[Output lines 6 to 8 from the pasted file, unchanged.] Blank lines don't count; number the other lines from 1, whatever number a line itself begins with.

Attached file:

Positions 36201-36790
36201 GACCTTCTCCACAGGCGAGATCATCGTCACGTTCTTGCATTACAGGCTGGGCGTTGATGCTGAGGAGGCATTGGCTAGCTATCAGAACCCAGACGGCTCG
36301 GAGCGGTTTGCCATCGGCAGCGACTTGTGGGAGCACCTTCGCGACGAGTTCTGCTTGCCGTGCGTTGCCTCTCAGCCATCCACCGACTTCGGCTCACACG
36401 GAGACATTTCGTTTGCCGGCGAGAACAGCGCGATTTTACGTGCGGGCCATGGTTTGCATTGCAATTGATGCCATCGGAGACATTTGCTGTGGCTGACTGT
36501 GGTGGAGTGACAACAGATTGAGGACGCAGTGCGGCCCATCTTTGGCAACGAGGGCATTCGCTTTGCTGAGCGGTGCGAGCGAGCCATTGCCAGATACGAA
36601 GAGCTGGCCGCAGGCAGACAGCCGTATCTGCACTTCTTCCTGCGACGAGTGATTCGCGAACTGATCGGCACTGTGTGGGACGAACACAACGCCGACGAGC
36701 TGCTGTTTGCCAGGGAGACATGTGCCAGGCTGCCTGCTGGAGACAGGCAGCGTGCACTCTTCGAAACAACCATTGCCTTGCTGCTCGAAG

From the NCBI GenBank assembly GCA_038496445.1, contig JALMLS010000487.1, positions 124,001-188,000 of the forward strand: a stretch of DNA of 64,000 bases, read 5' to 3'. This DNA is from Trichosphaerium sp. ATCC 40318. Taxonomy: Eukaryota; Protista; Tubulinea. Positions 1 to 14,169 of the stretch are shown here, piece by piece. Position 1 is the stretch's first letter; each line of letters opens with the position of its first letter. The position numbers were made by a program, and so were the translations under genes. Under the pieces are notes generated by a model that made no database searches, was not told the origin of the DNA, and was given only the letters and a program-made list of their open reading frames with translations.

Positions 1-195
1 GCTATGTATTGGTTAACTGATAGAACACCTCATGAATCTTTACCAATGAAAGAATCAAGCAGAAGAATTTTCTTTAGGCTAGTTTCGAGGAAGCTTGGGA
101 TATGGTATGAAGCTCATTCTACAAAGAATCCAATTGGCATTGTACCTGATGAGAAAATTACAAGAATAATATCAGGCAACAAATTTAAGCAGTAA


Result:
36601 GAGCTGGCCGCAGGCAGACAGCCGTATCTGCACTTCTTCCTGCGACGAGTGATTCGCGAACTGATCGGCACTGTGTGGGACGAACACAACGCCGACGAGC
36701 TGCTGTTTGCCAGGGAGACATGTGCCAGGCTGCCTGCTGGAGACAGGCAGCGTGCACTCTTCGAAACAACCATTGCCTTGCTGCTCGAAG

From the NCBI GenBank assembly GCA_038496445.1, contig JALMLS010000487.1, positions 124,001-188,000 of the forward strand: a stretch of DNA of 64,000 bases, read 5' to 3'. This DNA is from Trichosphaerium sp. ATCC 40318. Taxonomy: Eukaryota; Protista; Tubulinea. Positions 1 to 14,169 of the stretch are shown here, piece by piece. Position 1 is the stretch's first letter; each line of letters opens with the position of its first letter. The position numbers were made by a program, and so were the translations under genes. Under the pieces are notes generated by a model that made no database searches, was not told the origin of the DNA, and was given only the letters and a program-made list of their open reading frames with translations.